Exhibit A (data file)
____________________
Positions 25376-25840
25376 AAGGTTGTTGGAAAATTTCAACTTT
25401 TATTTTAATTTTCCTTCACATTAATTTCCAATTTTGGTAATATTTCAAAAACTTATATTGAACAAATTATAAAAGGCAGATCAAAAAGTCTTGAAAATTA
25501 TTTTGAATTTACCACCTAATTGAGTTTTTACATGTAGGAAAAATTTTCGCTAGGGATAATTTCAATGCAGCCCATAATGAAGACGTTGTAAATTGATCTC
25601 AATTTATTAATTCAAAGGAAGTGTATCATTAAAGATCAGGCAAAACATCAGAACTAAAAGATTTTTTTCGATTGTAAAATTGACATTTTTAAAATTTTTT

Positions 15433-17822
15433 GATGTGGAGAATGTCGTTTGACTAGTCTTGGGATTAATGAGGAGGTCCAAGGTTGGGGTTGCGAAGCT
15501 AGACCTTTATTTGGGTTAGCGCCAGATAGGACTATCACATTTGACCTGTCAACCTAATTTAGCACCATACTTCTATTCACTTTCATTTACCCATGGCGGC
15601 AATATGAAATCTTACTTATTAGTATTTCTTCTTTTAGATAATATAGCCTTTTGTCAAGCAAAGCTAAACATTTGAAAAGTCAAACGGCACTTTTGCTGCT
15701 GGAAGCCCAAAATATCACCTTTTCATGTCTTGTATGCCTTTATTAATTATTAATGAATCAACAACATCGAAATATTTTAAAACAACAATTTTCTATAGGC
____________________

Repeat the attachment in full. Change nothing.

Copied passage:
Positions 25376-25840
25376 AAGGTTGTTGGAAAATTTCAACTTT
25401 TATTTTAATTTTCCTTCACATTAATTTCCAATTTTGGTAATATTTCAAAAACTTATATTGAACAAATTATAAAAGGCAGATCAAAAAGTCTTGAAAATTA
25501 TTTTGAATTTACCACCTAATTGAGTTTTTACATGTAGGAAAAATTTTCGCTAGGGATAATTTCAATGCAGCCCATAATGAAGACGTTGTAAATTGATCTC
25601 AATTTATTAATTCAAAGGAAGTGTATCATTAAAGATCAGGCAAAACATCAGAACTAAAAGATTTTTTTCGATTGTAAAATTGACATTTTTAAAATTTTTT

Positions 15433-17822
15433 GATGTGGAGAATGTCGTTTGACTAGTCTTGGGATTAATGAGGAGGTCCAAGGTTGGGGTTGCGAAGCT
15501 AGACCTTTATTTGGGTTAGCGCCAGATAGGACTATCACATTTGACCTGTCAACCTAATTTAGCACCATACTTCTATTCACTTTCATTTACCCATGGCGGC
15601 AATATGAAATCTTACTTATTAGTATTTCTTCTTTTAGATAATATAGCCTTTTGTCAAGCAAAGCTAAACATTTGAAAAGTCAAACGGCACTTTTGCTGCT
15701 GGAAGCCCAAAATATCACCTTTTCATGTCTTGTATGCCTTTATTAATTATTAATGAATCAACAACATCGAAATATTTTAAAACAACAATTTTCTATAGGC